The Israel-Hamas Conflict: Implications for Nuclear Security in the Region

The Israel-Hamas conflict strains Israel-Iran ties, impacting regional nuclear dynamics. It may strengthen Israel’s resolve to prevent Iran from developing a nuclear weapon, prompt Iran's nuclear acceleration, and hinder U.S.-Iran diplomacy.

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The conflict between Israel and Hamas is further complicating nuclear dynamics in the region. In a coordinated surprise offensive, Hamas attacked Israel on October 7, 2023, killing about 1,200 civilians and capturing others as hostages. The crisis is now in its seventh week with hostilities continuing on both sides. It is becoming more apparent now how the crisis is affecting the region more broadly.

It is widely believed that Israel possesses nuclear weapons. Iran is advancing its nuclear program, and Saudi Arabia is expressing interest in developing an independent nuclear deterrent if Iran obtains one. This conflict adds another layer to the already sensitive nuclear situation—not least because a member of a ultra-nationalist Israeli political party claimed that since there were “‘no non-combatants in Gaza,’ using an atomic weapon on the Palestinian enclave was ‘one of the possibilities.’”

Iran’s support for Hamas has fueled tensions and further contributed to the strained relationship with Israel. Historically, Tehran has supported the armed Palestinian group by facilitating the development and manufacturing of a domestic missile and rocket system. The conflict Gaza is now further stress testing the Iran-Israel shadow war. In addition, the conflict is disrupting the quiet nuclear diplomacy between the United States and Iran, making further negotiations challenging, and may also influence Saudi Arabia’s stance on pursuing an independent nuclear deterrent.

Q1: How has the Israel-Iran relationship evolved amid Iran’s pursuit of a nuclear weapons program?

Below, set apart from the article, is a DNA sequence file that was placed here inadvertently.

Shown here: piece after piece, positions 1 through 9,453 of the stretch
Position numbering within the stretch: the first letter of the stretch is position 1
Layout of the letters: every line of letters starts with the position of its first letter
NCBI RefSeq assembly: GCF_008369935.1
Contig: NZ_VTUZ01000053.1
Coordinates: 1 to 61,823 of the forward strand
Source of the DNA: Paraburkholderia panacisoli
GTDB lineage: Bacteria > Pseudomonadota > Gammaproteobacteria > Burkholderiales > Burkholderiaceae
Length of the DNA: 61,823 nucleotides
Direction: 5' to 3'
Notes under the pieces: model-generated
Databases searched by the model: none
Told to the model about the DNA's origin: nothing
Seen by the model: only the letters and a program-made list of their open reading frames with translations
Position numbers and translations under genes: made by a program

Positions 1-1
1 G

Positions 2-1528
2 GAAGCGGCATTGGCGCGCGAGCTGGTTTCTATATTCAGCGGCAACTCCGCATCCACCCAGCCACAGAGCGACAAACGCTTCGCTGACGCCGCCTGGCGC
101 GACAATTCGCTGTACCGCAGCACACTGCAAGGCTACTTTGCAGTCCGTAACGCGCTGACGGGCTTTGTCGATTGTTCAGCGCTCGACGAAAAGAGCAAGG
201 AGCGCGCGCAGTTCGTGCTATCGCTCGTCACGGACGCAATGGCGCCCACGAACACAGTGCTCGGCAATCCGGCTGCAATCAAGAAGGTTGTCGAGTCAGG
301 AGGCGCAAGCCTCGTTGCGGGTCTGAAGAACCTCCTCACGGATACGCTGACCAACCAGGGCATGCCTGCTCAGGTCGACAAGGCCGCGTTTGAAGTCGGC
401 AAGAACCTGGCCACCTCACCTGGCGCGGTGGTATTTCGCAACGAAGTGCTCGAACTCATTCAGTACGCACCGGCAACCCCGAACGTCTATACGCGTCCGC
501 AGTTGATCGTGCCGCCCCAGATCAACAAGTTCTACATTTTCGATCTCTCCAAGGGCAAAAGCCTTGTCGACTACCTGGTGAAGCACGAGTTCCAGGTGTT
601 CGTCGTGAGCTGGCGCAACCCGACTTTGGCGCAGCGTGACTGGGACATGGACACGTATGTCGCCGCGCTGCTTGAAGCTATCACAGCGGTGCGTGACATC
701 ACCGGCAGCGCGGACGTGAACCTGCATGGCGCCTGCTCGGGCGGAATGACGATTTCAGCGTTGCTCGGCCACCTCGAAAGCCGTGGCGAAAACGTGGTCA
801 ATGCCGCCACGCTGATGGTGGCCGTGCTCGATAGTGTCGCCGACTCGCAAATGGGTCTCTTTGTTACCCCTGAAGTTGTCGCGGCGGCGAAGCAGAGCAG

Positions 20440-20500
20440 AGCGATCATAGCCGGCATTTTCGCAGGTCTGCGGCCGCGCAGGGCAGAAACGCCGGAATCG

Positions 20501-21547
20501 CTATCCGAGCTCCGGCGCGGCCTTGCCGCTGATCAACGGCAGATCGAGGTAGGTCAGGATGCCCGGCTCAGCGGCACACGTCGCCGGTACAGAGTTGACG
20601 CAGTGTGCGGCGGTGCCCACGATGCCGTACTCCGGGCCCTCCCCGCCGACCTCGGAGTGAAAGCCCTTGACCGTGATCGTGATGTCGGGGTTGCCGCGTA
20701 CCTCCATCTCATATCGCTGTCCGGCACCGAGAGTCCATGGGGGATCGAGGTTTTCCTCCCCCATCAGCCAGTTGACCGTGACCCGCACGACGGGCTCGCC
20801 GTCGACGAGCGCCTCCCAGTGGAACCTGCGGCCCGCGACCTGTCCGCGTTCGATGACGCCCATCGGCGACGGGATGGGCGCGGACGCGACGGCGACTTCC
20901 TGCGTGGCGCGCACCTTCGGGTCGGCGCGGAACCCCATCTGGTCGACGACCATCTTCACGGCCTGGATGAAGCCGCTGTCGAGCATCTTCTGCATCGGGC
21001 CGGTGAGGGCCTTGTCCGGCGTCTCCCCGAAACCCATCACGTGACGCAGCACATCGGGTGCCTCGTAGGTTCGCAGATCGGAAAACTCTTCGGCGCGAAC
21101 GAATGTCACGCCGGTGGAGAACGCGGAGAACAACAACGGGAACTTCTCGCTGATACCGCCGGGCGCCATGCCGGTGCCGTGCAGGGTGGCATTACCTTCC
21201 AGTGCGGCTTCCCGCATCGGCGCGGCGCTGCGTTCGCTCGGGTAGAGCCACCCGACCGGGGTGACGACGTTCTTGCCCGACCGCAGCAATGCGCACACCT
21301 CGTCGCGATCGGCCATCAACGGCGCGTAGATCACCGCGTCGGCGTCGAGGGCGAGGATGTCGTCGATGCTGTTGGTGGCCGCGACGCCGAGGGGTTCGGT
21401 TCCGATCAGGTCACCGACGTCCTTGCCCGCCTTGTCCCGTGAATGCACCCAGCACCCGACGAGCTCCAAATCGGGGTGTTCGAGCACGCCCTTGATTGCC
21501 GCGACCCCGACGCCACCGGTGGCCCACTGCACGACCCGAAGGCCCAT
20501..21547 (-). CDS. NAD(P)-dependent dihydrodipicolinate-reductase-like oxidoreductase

A1: The emergence of Iranian nuclear ambitions, including the revelation of a clandestine uranium enrichment program in the early 2000s, raised concerns that Iran’s nuclear program might have hostile intentions. Iran now has enough fissile material to make several nuclear bombs and has made limited progress on safeguards and monitoring issues with the International Atomic Energy Agency. In June 2022, U.S. officials estimated that Iran’s “fissile breakout time has been dramatically reduced from about a year to what is now—what can now be measured in weeks or even less.” This, coupled with Iranian support for militant groups and Israel’s efforts to counter Iran’s regional influence through operations in Syria since 2013 and assassinations of Iranian officials over the past years, gradually intensified the rivalry. For decades both countries engaged in covert cyber warfare against each other, which is now turning increasingly explicit. The focus of these cyberattacks has transitioned from predominantly targeting defensive entities to deliberately disrupting critical infrastructure and the daily lives of civilians, including an alleged Israeli attack on Iranian gas stations in 2021, and Iran’s reported hack of an LGBTQ+ dating website to steal private information.

Diplomatic attempts to slow Iran’s nuclear ambitions have faced challenges in recent years. Israel remained skeptical of the 2015 Joint Comprehensive Plan of Action (JCPOA), believing that Tehran’s ultimate intention to build a nuclear weapon will not waver. Tensions between Israel and Iran escalated significantly after the United States withdrew from the JCPOA in 2018. The withdrawal led to an increase in counter-proliferation attacks by Israel, including the assassination of numerous Iranian nuclear scientists, such as Mohsen Fakhrizadeh on November 27, 2021, and sabotage of Iranian nuclear facilities, including Natanz in 2020. In response, Iran intensified its attacks on critical infrastructure in Israel, including on water facilities in May 2020.

Q2: How could the Israel-Hamas conflict affect the nuclear dynamics between Israel and Iran?

A2: Frictions between Israel and Iran have been increasing at the sidelines of the Israeli-Hamas conflict. The support provided by Tehran to Hamas, including training and arming the proxy militia group, has been an enduring contributor to regional tensions. The United States and its allies have not found evidence linking Iran to the attacks by Hamas, and Israel Defense Forces (IDF) spokesperson, Brigadier General Daniel Hagari, explained after the attack that “Iran is a major player, but we can’t yet say if it was involved in the planning or training.” Nevertheless, Israel perceives significant Iranian involvement in funding Hamas. Adding to the turmoil, Iran has warned Israel of risking a regional escalation if the IDF enters Gaza for a ground invasion.

The renewed Israel-Hamas conflict could exacerbate existing nuclear tensions in a variety of ways, such as strengthening Israel’s resolve to prevent Iran from developing a nuclear weapon, or by incentivizing Iran to accelerate its nuclear program while Israel is preoccupied with Hamas. Israeli officials have repeatedly emphasized their refusal to accept a nuclear-armed adversary and has shown minimal interest in nuclear diplomacy. For example, Israeli prime minister Benjamin Netanyahu expressed his opposition to the interim agreement that was under negotiation between the United States and Iran in June.